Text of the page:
Just because not-for-profit businesses do good work, often using donations and grants to support the most vulnerable populations, doesn’t mean that they also don’t need to be insured. Nonprofits frequently overlook certain risks that can put them in real danger.
If you’re running or even just supporting a nonprofit in some capacity, pass along these key tips so you can keep the lights on and the good work going. Some of these policies come bundled with certain insurers. The best way to ensure you’re in good hands is to speak with an agent.
- General Liability Insurance. Do you hold public events, fundraisers or even get deliveries as a part of your nonprofit’s regular business? General liability insurance covers your organization for any customer injuries, customer property damage or advertising injuries (such as libel, slander or privacy violations). It can sometimes also cover product liability, which can be helpful if your organization produces or sells products, from cookies to art or anything in-between.
- Property Insurance. Whether you rent or own, keeping your nonprofit’s property safe is important. What would you do if your only copier or computer was damaged or stolen? Protect your building, assets and more with a property insurance policy.
- Business Owner’s Insurance. Smaller nonprofits can sometimes save money when they bundle general liability insurance with commercial property insurance under what’s known as a Business Owner’s Policy (BOP). These types of bundles can help to cut costs by bundling many different types of coverage together.
- Professional Liability Insurance. You might have heard of this type of coverage as E&O or “errors and omissions” or “malpractice” insurance. This can cover organizations in the event of poor management, claims of sexual harassment or discrimination. Not only does it cover those in management positions, but it also covers every member of staff, and volunteers, as well as the organization as a whole.
- D&O Insurance. Directors and Officers Insurance, or D&O Insurance, helps protect your organization and its board members from liability. This type of policy is helpful in the event the board makes decisions that impact members of the public. D&O coverage also provides legal assistance in the case of a lawsuit against even individual members of a board. Read more about D&O Insurance.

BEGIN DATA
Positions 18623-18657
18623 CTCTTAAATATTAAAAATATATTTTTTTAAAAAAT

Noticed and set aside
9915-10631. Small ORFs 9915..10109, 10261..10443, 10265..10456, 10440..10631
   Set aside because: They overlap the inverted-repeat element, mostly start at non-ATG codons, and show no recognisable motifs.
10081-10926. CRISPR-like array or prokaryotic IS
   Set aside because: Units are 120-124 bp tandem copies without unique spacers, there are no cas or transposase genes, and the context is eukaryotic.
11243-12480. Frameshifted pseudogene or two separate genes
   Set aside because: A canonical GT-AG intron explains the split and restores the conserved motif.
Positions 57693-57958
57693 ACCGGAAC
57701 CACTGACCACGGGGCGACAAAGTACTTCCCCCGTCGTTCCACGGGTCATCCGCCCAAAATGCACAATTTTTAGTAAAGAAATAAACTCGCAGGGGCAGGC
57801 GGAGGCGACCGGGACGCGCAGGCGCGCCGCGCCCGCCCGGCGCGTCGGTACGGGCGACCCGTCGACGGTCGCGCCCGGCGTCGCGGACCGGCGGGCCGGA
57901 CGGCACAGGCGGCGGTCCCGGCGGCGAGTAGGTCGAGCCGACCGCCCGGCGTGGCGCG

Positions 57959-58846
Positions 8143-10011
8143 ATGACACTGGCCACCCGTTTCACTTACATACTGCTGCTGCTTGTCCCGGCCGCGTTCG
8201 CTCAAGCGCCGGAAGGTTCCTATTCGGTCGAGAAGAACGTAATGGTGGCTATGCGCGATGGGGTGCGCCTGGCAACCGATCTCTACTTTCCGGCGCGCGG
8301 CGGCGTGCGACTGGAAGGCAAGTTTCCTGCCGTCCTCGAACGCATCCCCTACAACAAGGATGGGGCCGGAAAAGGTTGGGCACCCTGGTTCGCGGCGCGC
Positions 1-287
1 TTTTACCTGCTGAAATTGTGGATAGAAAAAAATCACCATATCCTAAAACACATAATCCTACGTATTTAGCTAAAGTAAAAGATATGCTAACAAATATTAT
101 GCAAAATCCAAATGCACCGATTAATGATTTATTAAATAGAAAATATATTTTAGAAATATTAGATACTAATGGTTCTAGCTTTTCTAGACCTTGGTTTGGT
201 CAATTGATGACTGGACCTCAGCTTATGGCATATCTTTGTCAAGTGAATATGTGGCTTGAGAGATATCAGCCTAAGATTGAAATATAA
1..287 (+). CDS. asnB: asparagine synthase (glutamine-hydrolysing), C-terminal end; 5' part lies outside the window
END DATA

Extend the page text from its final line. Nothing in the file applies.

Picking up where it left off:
- Workers’ Compensation Insurance. Most state and federal laws require that no matter how many employees you have, you’ll need this coverage. Injuries can happen to anyone, and workers’ compensation insurance can help keep a nonprofit operating, even when there are costly medical or legal bills that need to be paid.
- Employment Practices Liability Insurance (EPLI). Employment Practices Liability Insurance (EPLI) can protect an organization in the case of employee lawsuits against another employee or the organization as a whole. Coverage typically includes protection against employee lawsuits such as sexual harassment, wrongful termination, breach of employment contract and many others. It can also protect a nonprofit in cases involving workplace bullying and gender discrimination. Read more about EPL insurance.
- Auto Insurance. Don’t neglect auto insurance when you’re insuring your nonprofit. If you have employees or volunteers driving to events or picking up other members while doing business for your organization, you will want to make sure you’re covered in the event of an accident.
- Other considerations. Optional coverages for nonprofits might include policy additions that protect the organization against employee benefit liability, equipment breakdown or sexual/physical misconduct. Not every organization needs these kinds of options, so you should make sure you’re not getting too much policy for your needs.